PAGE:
Operation: Snooze fest
Starring: Antonio Banderas, Birgitte Hjort Sørensen, Robert Forster, Tim McInnerny, Dylan McDermott, and Melanie Griffith
Director: Gabe Ibáñez
Running Time: 110 minutes
Automata might as well have been a mild form of valium for how boring the middle of the film became. The truth is, there was excitement when I purchased my ticket – the trailer had sold me a futuristic robot film that was a cross between I, Robot and Her.
Instead we got Antonio Banderas giving in a solid performance in a film that lacked simple foundational story elements that would have pulled me from my slumber.
Automata is Spanish director Gabe Ibáñez's second feature film, after toiling for years in a digital production house working on short films. His first feature, Hierro, was a solid effort with emotional depth and great camera work. While Automata showcases more of Ibanez's visual prowess – some shots look flat-out beautiful – the story is simply not enough.
The film takes place in a post-apocalyptic future in which only a few million humans live. These people live in a city that is almost entirely built by robots. These machines have two cognitive principles ingrained into them: 1) do not harm humans 2) do not repair yourself or other robots.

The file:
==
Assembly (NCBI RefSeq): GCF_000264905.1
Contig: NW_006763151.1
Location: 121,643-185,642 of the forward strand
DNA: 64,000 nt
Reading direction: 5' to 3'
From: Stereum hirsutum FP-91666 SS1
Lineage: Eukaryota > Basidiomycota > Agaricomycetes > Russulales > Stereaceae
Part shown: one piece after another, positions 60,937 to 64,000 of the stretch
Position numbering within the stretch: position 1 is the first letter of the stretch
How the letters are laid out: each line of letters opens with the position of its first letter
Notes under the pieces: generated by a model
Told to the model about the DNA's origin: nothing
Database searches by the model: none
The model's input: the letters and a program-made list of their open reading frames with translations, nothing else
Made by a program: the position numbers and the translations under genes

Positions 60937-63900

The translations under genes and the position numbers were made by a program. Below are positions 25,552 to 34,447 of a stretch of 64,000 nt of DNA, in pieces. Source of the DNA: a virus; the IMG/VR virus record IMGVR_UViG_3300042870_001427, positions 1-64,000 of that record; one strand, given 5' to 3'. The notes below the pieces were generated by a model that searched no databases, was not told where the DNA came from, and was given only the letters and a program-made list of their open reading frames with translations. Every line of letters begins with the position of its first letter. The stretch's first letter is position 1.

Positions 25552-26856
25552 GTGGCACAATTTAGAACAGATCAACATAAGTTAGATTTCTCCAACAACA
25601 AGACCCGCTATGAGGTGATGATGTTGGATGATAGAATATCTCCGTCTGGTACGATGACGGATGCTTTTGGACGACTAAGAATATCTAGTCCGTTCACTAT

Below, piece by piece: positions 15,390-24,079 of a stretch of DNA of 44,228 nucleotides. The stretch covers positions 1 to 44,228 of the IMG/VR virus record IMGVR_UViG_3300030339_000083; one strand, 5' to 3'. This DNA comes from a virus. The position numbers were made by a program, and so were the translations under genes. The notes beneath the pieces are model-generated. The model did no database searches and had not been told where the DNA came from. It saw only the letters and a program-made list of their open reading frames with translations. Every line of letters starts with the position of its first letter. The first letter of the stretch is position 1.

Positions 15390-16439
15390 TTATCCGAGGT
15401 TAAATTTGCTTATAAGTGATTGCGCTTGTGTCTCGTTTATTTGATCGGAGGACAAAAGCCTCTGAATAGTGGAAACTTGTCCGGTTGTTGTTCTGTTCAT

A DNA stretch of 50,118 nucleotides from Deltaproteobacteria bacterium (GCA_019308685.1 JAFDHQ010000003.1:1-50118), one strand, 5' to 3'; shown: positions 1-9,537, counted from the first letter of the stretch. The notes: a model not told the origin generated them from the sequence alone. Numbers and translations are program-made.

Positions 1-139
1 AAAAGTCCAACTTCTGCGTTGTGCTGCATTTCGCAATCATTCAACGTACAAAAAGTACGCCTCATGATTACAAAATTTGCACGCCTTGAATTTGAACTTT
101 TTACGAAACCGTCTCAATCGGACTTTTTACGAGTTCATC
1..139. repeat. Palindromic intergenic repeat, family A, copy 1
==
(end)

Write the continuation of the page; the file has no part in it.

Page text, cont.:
Jacq Vaucan (Antonio Banderas) is an insurance agent for the ROC robotics corporation and discovers that some robots have been able to violate the second rule. From there, the company goes after him to prevent the news from getting out since it could have huge implication on the future of humanity.
Again, Banderas is brilliant in the film as a man who is fed up with his predicament despite playing by the rules. He easily carries Automata with an emotional depth that teeters on madness and desperation. One particular scene stands out, when he is in the desert with a chocolate bar.
What ruined the film was everything else. It began as an interesting look into the applications of robots into our everyday lives (from domestic to even sexual). Eventually, the film starts to get seemingly interesting, only for it to fall flat. Looking back, the film's downfall can be traced back to one person: Melanie Griffith.
As Dr. Dupre, we are supposed to buy Griffith as a genius engineer of robots who went rogue and now works in clandestine fashion. But her teenie-girl, trying-too-hard-to-be-sexy voice betrays any semblance to her character. It immediately took me out of the film and is offensive to the work Banderas had done just before in keeping the audience interested.
In that same vein, Dylan McDermott's performance was too tacky of a portrayal of a hot-headed cop (You don't always have to yell and brood, Dylan!).
Automata is another tale of great expectations with even greater letdown. If there's anything we learned here it's that Banderas' acting chops are solid and that trailer editors have gotten better over the years.